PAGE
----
COVID-19 Vaccination and Logistics Performance in Asia

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Flashpoints | Society

COVID-19 Vaccination and Logistics Performance in Asia

Logistics performance is a good indicator of a country’s vaccination success, but some intriguing exceptions also offer lessons for countries hampered by poor logistics.

COVID-19 Vaccination and Logistics Performance in Asia
Credit: U.S. State Department

With the supply of COVID-19 vaccines to many parts of the developing world set to be ramped up substantially this year, priority has shifted toward safely getting these vaccines into people’s arms. To this end, closing gaps in transport and distribution logistics will be vital to break the hold of the pandemic.

Data from the World Bank’s logistics performance index (LPI) database – a good proxy for transport and distribution logistics – show that Asian countries with stronger logistics performance are generally associated with higher vaccination rates (see Figure 1). The LPI is measured on a scale ranging from 1 to 5, with higher scores representing better performance on logistics, the network of services that support the physical movement of goods both within and across a country’s borders.

Figure 1: Countries with stronger logistics performance are associated with higher vaccination rates. Share of people fully vaccinated is from Our World in Data. Aside from selected highlights, data labels use International Organization for Standardization (ISO) country codes.

The more developed and geographically smaller economies in Asia, including South Korea, Singapore, New Zealand, Japan, and Malaysia have better than average logistics performance and a higher vaccination rate. Among these rich economies, the average LPI score is 3.6, and the average vaccination rate is about 75 percent of the population. Singapore leads the group with a vaccination rate of 87 percent, thanks to its high population density within an area of 728.3 square kilometers and strong logistics infrastructure that has allowed it to vaccinate a record number of its population. COVID zero policies have also contributed to the higher uptake of vaccines in China and Hong Kong.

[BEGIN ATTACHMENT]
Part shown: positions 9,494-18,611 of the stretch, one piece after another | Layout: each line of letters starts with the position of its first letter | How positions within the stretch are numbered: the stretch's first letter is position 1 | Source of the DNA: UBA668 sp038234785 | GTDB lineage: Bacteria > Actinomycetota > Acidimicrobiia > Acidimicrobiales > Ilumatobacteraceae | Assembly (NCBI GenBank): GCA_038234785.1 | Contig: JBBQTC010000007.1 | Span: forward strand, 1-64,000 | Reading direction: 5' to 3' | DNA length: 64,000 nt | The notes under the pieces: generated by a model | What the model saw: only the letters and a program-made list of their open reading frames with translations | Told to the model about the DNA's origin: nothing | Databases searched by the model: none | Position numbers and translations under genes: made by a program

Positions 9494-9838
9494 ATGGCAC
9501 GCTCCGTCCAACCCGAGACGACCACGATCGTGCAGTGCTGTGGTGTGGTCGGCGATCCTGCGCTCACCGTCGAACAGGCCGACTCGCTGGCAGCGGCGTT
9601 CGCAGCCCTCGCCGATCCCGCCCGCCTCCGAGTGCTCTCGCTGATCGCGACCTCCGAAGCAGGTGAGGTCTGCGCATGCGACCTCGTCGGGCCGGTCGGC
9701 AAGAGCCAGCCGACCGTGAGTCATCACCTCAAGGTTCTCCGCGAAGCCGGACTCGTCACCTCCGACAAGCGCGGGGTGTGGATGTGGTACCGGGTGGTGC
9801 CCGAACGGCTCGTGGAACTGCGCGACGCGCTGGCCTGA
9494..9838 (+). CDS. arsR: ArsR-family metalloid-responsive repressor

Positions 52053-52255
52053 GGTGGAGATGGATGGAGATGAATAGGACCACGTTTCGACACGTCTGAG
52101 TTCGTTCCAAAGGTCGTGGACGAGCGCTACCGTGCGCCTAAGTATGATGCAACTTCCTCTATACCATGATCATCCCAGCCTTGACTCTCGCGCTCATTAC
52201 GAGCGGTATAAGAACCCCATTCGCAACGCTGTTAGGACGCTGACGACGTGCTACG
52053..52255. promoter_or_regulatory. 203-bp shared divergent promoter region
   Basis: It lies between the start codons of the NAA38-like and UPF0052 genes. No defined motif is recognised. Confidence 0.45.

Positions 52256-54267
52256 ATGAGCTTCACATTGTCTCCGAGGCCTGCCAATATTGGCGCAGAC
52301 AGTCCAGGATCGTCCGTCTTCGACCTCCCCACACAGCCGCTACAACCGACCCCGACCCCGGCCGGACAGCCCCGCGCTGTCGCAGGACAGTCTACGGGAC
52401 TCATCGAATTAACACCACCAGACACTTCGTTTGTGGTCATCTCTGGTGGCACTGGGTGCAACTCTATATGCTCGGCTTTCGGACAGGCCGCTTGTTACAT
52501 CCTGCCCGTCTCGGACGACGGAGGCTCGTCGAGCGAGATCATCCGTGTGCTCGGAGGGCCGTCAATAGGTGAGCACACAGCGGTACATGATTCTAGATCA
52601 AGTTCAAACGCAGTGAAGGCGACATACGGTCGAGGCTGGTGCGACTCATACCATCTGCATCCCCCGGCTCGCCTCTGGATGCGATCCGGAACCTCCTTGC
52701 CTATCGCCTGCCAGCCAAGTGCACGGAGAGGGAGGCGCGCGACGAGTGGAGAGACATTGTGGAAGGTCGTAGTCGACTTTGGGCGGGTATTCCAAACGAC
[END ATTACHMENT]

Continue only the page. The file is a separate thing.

In contrast, Myanmar, Pakistan, Bangladesh, Nepal, and other South Asian countries have poorer logistics performance and lower vaccination rates. A major challenge facing these lower income countries is that cold chain storage facilities are mainly concentrated in urban centers, like Kathmandu in the case of Nepal. Thus, transportation and distribution logistics are particularly challenging in rural and remote regions with limited power grids, roads and health workers. Where population is widely spread across a vast archipelago, it is also difficult to reach many people and hence distribute vaccines in a timely fashion.

The fact that Vietnam and Thailand have a relatively much higher vaccination rate in spite of having millions of people scattered over cities, villages, and the jungle clearly underscores the importance of developing infrastructure inputs to the supply chain that drive strong logistics performance. This is absolutely crucial in the South Asia region, which has a disproportionately poor logistics infrastructure. Additionally, intra-regional tariff and non-tariff barriers not only increase trade costs; they also hinder transport logistics in South Asia.

On the other hand, there is a group of countries including Bhutan, Cambodia, Brunei, and Sri Lanka that have relatively better vaccination rates but lower LPI scores, suggesting that other factors contribute to the uptake of vaccines in Asia. Some of these economies have benefited from small size and dense populations that have made it easier to vaccinate a large portion of the population. However, those that have set themselves apart from other logistics-poor countries and managed to achieve vaccination rates that are comparable with rates of some top Asian performers used technology to their benefit.

Take the case of Cambodia for example, which has a logistic performance index of only 2.58, and yet it has managed to vaccinate 81 percent of its population, surpassing both Japan and Australia (79 percent and 78.3 percent respectively). Cambodia’s success stems from the use of technology. Early on in the pandemic, it deployed technology, including the use of mobile apps for registering vaccination appointments and contact tracing. It also leveraged its economies of scale in the use of technology for educating people about history to help spread official information on COVID-19. Its KhmerVacc app has helped people to register for COVID-19 vaccines while also providing them with a QR coding technology for contact tracking.

Investments to support a strong transport and distribution logistics performance are therefore important to successfully deploy the large supply of vaccines that has been pledged this year, particularly in South Asia, which has a disproportionately poor logistics infrastructure. These investments should be complemented with peer-to-peer learning and knowledge sharing within Asia to further boost the region’s vaccination rate and thereby combat the COVID-19 pandemic. In this regard, lagging economies of Asia such as Bangladesh (which has the same logistics performance index as Cambodia), as well as economies like Afghanistan and Bhutan with some of the worst logistics performance indices (1.95 and 2.17 respectively) could learn from a country like Cambodia how use technology to help boost vaccination rates.